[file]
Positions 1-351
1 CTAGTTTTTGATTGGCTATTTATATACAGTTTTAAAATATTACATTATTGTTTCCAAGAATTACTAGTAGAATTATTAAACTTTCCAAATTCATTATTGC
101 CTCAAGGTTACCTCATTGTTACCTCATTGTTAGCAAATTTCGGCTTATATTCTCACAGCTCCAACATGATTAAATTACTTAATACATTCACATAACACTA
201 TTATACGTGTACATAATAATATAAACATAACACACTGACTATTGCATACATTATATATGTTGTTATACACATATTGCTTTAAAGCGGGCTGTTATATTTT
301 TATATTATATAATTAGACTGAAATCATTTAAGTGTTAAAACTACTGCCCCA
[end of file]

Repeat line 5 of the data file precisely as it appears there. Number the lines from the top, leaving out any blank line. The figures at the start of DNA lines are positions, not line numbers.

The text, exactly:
301 TATATTATATAATTAGACTGAAATCATTTAAGTGTTAAAACTACTGCCCCA